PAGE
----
Baby Melanie takes centre stage and re-lights the festive spirit in first-time dad Marcus, who finds there’s plenty of fun to be had playing Father Christmas
Looking at the smiles and Santa hats worn by the throng of happy shoppers, I could feel that warm, tingly sensation in my stomach that always crept up on me at this time of year. Actually, thinking about it, this could have just been indigestion stemming from too many sleepless nights…
Standing in the middle of Manchester, I was almost steamrollered by a pack of wild-eyed children as they tore past me and into the Disney Store. Captivated, my daughter Melanie craned her neck to get a better view. My wallet and I both began to quake with fear, with the realisation that it might only be a year or two until Melanie would be joining the stampede.
Despite my fleeting Christ-misgivings (mainly about crowded shopping centres), this year I felt particularly festive. The build-up to this Christmas had taken on a whole new focus: whereas for the past decade or more my main aims had been drinking, partying and floating around between various friends and relatives’ houses to do more of the same, I was now looking forward to turning the twinkling spotlight on my daughter.
At only nine months old, I supposed she wasn’t going to have a clue what this sudden bombardment of tinsel and merriment was all about, but she certainly seemed to be enjoying it. This year we were going to stay at my Dad’s for the few days around Christmas. The house was in pristine order, and the extravagantly large tree was twinkling ornately – that is, until Melanie noticed it.
Having been crawling for a couple of months now, she was pretty nippy on all fours and went off to ‘explore’ the poor tree with the subtlety of a lumberjack. Needless to say, the results involved a screaming baby and a great number of pine needles.
Perhaps it was my fatherly DNA, but I suddenly felt a sentimental longing for slippers, a gently burning log fire and falling asleep in front of Star Wars. I began to wonder, somewhat selfishly, whether this merry Christmas would rapidly turn into a humbug. Had we been too ambitious coming here for Christmas – should we just have stayed at home?
Whatever the answer, Melanie was soon having a great time again with her new ‘Chris-Moose’ toy (an early present from an overly-keen auntie) and was evidently loving the company of her extended family. So with the tree restored and all decorations swiftly placed out of exploring range, Christmas got well underway.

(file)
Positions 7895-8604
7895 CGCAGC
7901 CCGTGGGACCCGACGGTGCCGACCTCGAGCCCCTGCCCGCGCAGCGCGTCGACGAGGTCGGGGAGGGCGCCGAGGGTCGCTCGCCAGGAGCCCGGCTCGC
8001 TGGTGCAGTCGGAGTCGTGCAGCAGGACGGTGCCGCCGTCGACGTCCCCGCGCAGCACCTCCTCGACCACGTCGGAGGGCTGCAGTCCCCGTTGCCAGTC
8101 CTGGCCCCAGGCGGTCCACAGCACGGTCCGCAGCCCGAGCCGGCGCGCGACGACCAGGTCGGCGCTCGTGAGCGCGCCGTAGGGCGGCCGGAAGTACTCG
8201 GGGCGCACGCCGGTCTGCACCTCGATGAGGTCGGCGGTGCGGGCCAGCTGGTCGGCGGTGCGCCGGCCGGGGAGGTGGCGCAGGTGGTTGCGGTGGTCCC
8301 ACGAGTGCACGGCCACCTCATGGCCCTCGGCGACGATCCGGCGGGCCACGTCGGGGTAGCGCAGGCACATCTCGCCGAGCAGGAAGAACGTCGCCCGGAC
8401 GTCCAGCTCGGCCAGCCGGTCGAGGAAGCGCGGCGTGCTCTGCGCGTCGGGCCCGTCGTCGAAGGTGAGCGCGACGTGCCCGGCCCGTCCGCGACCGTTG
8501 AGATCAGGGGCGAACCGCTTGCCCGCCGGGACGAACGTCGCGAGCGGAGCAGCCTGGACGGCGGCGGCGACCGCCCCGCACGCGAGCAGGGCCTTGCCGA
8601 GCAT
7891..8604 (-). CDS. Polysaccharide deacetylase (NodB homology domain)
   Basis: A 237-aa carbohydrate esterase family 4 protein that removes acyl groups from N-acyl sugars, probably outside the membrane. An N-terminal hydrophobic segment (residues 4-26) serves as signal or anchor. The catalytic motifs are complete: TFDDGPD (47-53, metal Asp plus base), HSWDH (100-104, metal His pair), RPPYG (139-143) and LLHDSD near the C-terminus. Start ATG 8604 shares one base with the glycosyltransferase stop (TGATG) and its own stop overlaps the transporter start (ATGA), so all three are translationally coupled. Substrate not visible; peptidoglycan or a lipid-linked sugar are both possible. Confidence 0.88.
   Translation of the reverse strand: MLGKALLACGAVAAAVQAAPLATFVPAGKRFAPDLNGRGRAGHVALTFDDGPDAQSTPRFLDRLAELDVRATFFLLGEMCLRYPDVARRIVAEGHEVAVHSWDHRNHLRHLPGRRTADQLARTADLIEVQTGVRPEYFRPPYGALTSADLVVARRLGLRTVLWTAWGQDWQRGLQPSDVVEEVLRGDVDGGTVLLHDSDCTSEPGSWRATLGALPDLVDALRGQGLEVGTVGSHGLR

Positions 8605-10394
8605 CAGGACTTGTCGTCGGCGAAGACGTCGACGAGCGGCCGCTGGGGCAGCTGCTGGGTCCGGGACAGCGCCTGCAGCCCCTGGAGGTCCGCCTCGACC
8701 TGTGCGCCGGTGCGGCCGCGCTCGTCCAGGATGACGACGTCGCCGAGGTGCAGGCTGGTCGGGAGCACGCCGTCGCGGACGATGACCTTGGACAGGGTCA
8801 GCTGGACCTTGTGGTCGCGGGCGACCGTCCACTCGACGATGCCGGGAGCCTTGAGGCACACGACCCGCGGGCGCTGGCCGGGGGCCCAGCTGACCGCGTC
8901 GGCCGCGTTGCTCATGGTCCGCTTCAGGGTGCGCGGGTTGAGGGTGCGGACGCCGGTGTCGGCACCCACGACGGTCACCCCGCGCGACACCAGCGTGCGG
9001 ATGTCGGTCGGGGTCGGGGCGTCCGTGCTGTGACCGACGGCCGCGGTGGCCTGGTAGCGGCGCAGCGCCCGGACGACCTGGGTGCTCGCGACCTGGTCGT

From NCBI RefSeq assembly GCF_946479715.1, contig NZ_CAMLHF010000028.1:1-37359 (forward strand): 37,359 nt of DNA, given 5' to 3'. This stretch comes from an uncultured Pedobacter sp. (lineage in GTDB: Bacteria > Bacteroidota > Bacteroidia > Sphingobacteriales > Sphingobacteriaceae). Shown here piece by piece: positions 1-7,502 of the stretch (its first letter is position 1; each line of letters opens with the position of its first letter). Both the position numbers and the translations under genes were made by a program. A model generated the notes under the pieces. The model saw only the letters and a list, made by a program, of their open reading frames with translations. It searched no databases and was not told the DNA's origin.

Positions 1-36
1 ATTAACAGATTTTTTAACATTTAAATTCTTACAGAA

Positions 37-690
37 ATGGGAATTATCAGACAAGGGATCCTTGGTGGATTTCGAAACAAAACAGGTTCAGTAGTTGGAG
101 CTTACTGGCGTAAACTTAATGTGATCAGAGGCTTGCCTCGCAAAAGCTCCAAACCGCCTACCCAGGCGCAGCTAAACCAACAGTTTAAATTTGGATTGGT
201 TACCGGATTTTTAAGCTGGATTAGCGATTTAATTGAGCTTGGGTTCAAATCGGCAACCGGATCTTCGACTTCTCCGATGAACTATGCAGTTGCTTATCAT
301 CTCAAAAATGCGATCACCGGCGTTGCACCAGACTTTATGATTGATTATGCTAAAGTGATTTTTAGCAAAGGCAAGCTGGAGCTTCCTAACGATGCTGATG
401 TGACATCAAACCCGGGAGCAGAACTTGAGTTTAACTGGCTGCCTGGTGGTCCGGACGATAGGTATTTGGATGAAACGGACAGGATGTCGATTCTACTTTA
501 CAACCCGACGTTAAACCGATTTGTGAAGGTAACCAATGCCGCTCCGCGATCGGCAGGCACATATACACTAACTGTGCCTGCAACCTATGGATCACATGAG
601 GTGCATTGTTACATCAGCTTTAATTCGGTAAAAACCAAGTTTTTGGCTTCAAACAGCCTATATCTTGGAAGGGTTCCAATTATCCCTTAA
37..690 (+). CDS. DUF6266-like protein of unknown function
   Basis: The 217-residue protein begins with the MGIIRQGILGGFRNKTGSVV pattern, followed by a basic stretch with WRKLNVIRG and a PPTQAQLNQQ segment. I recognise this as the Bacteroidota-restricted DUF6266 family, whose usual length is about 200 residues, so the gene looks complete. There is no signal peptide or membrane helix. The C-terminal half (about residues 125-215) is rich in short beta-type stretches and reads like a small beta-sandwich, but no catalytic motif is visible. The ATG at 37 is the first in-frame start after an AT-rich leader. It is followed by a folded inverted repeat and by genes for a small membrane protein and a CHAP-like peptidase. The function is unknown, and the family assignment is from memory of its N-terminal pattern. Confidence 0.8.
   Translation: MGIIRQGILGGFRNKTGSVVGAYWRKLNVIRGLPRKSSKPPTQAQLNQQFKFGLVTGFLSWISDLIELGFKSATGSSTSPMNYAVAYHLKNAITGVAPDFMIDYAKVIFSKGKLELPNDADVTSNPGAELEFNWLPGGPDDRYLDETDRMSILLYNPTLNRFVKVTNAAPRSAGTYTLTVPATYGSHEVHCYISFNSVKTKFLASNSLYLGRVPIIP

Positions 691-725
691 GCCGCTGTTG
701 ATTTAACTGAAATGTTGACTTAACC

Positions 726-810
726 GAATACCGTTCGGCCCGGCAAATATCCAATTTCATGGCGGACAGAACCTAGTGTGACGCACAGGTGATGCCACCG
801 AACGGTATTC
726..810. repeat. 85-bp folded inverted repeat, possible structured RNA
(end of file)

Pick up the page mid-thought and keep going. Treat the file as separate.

On Christmas morning, my wife Rachel, Melanie and I made the trip down to my mother’s house, where we would introduce Melanie to the yearly present-opening ceremony. With the dinner in the oven and Nan installed by the fire, everything was ready… except it was now time for Mel’s mid-morning nap.
By the time she had woken up the dinner was almost ready, so we abandoned the presents in favour of food. We blended up a mixture of the turkey and veg so that she would have her own ‘Christmas Mush’ (or Christ-mush!). It was delicious! I was tempted to do the same with mine.
And so, with dinner enjoyed by all, we could now finally get down to the important business of opening presents. Five minutes into this ritual, it quickly became apparent that little Mel was in danger of being engulfed by a tsunami of bears, bubble machines and wrapping paper (I don’t have to tell you which of these she preferred!). Helping her to open each present, my mum would squeal with delight and I began to wonder who the presents were really for!
In my pre-baby years, I have to admit to having grown rather cynical of what I regarded as this Christmas ‘consumer fest’. But since Melanie’s arrival, the Scrooge in me has begun to re-discover his Christmas cheer. My childhood memories of fun and excitement have come flooding back, and now I can share these experiences with my own little elf!
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